MetroHartford Alliance Content Manager Nan Price visited the Wadsworth Atheneum Museum of Art to talk with Director and CEO Tom Loughman about the museum’s economic impact on the Hartford Region.
NAN PRICE: You’ve held positions in art museums throughout the country. What brought you to Hartford?
TOM LOUGHMAN: I wanted to work in a civic art museum because I believe in the concept of providing access to arts and culture for all. I also believe that art enables people to connect with their own humanity.
I was drawn to this position at the Wadsworth and this idea of strengthening a venerable civic institution. Through formative experiences in places like the Phoenix Art Museum, where I was Curator of European Art, I realized the impact this kind of role can have. I understand museums need to lead their communities into real cultural conversations. They’re about now and the future.
NAN: Speaking of the future, as a longstanding institution, how do you innovate and stay relevant?
TOM: One of the things that attracted me to come to the Wadsworth, as opposed to another type of institution, is that it’s rooted in innovation. The Wadsworth was founded as an art museum in an age when cities didn’t have art museums. It was founded by a radical act of philanthropy. When Daniel Wadsworth founded the museum 178 years ago, it was not for his own collection to go on view, but to showcase a civically built collection.
We’ve always been embracing the art of our time and combining that with world experience. So, the art you encounter at the museum tells the full range of human story. The great task for this institution right now is to make our programming even more connected to lives of people today.
We’re becoming a more visitor-focused organization than we’ve ever been in our history. That, in itself, is innovation. And, despite what people sometimes say, Connecticut has always been a place of innovation.
NAN: Let’s talk about how the museum creates an economic impact in the region.
TOM: From a purely economic development point of view, we have a huge impact here as a major employer. We have 100 employees, 60 to 70 people working here regularly, and more than 100 people in our volunteer corps. Our docent council is a great extension of our renowned educational program. We also have all kinds of contract purveyors, whether it’s for graphic signage, book publishing, protection services, or mechanical systems.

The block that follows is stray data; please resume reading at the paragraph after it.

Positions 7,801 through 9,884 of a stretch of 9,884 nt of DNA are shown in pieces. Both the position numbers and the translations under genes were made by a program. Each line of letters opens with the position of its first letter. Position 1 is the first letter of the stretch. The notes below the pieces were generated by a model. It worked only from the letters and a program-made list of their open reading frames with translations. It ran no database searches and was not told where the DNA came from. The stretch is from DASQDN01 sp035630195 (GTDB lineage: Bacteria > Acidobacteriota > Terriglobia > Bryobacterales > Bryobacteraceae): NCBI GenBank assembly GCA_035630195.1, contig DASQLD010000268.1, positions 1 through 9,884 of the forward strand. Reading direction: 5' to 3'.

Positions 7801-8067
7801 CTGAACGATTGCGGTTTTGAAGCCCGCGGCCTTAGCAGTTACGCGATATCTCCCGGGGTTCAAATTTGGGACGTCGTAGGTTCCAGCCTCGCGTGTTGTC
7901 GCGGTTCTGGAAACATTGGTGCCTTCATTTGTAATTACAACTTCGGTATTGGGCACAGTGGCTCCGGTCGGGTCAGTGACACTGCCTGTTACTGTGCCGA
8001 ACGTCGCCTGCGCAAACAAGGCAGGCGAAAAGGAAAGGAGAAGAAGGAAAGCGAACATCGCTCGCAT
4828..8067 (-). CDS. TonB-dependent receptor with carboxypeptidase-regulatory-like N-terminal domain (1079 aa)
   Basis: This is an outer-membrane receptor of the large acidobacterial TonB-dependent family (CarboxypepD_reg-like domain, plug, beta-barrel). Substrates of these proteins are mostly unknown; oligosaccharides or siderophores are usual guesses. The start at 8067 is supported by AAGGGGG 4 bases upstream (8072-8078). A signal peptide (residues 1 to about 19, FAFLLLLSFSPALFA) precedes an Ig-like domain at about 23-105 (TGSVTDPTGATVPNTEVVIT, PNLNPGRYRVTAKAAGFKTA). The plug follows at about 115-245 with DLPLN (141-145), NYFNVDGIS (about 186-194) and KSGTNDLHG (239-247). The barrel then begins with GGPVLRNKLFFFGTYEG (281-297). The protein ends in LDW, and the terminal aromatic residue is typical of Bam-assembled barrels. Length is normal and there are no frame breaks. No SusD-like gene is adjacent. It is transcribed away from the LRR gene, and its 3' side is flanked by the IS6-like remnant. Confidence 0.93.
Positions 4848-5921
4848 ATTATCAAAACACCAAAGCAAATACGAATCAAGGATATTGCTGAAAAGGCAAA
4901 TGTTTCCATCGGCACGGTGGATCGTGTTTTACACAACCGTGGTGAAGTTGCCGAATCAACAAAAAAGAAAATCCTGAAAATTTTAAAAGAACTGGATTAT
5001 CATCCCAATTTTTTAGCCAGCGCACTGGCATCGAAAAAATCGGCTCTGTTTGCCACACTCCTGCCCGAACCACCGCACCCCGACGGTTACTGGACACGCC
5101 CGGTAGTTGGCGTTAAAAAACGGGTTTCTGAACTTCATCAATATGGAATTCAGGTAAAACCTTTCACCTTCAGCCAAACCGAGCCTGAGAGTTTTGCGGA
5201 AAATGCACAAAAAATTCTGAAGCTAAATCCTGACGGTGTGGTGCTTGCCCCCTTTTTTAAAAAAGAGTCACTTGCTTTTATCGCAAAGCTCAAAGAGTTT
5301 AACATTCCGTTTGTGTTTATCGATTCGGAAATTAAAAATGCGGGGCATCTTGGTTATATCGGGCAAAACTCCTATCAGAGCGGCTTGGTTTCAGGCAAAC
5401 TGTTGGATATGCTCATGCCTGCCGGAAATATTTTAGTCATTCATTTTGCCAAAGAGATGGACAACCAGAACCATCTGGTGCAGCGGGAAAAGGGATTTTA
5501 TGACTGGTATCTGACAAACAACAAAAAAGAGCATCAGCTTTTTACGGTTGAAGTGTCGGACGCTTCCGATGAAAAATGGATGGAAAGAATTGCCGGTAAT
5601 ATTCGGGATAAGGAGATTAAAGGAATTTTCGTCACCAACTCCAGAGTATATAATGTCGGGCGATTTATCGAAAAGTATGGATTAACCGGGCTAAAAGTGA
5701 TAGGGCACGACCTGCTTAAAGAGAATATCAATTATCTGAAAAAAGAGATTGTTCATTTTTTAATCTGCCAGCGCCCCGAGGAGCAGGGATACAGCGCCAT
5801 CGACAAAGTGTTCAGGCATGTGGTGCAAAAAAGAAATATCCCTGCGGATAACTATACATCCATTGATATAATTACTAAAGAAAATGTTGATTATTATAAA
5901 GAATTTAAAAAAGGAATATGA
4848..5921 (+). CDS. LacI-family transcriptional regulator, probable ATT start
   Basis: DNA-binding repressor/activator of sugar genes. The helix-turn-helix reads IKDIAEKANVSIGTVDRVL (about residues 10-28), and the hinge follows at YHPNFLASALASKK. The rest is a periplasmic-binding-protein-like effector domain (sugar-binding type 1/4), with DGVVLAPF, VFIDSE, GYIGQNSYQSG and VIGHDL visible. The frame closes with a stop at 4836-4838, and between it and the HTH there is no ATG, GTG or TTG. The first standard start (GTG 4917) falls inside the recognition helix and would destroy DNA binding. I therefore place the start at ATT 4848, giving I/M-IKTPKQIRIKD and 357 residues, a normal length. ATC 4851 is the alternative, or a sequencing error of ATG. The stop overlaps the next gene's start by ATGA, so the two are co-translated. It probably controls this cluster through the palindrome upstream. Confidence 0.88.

That’s an incredible amount of economic activity for any cultural organization. People make up more than half of our budget, so the payroll is at the center of our operations. I’m told every dollar devoted to human resource generates quite a few more dollars of impact.
We’re also attracting cultural philanthropy from outside the region and are engaged in collaborations nationally and globally.
NAN: In what ways does the Wadsworth collaborate with the local and global community?
TOM: We’re collaborating with higher education in many ways. There was a moment when the Hartford Consortium for Higher Ed asked if we would consider becoming an associate member because we had so many collaborations happening at University of Saint Joseph, University of Connecticut, and Trinity College. It’s a robust and very trusting network.
Right now, UConn just finished construction of a suite of offices for its master’s in arts administration program, which they’re relocating from Storrs to within the walls of the Wadsworth. We’re very excited and happy to have them here.
Our most ambitious collaborations involve special exhibitions and our most nuanced ones center on professional networks. For example, two years ago, we were host to The French Regional & American Museum Exchange (FRAME). We brought together colleagues from 15 French and 15 North American art museums to Hartford for a summit. The Wadsworth has a great collection of French art and we’re an active collaborator with our French colleagues in a special way. More recently, in my current role as president of the International Council of Museums, I was able to host a board meeting of America’s leading museum professionals.
We’re also part of the Connecticut Art Trail, which is a network of 20 Connecticut-based institutions that promote Connecticut arts and culture. About 24% of our visitation comes from outside Connecticut and probably half of that percentage come from abroad.
NAN: That leaves a large percentage here in the state.
TOM: Right. Of that percentage, about half live in Hartford County. We’re proud to say the Wadsworth Athenaeum is Connecticut’s flagship visual arts institution. We’re a large, long-established, public-facing museum with truly varied collections, spanning the world and five millennia. I believe that calls us to meet the broad societal needs for the visual arts across the state.
The Wadsworth is committed to making museums matter in the lives of everyone who lives here and in the lives of people who visit. We hold all this cultural property in the public trust for everyone. It’s our role to draw people together and provide a place that sparks creativity, ingenuity, and different kinds of learning. That’s what we do.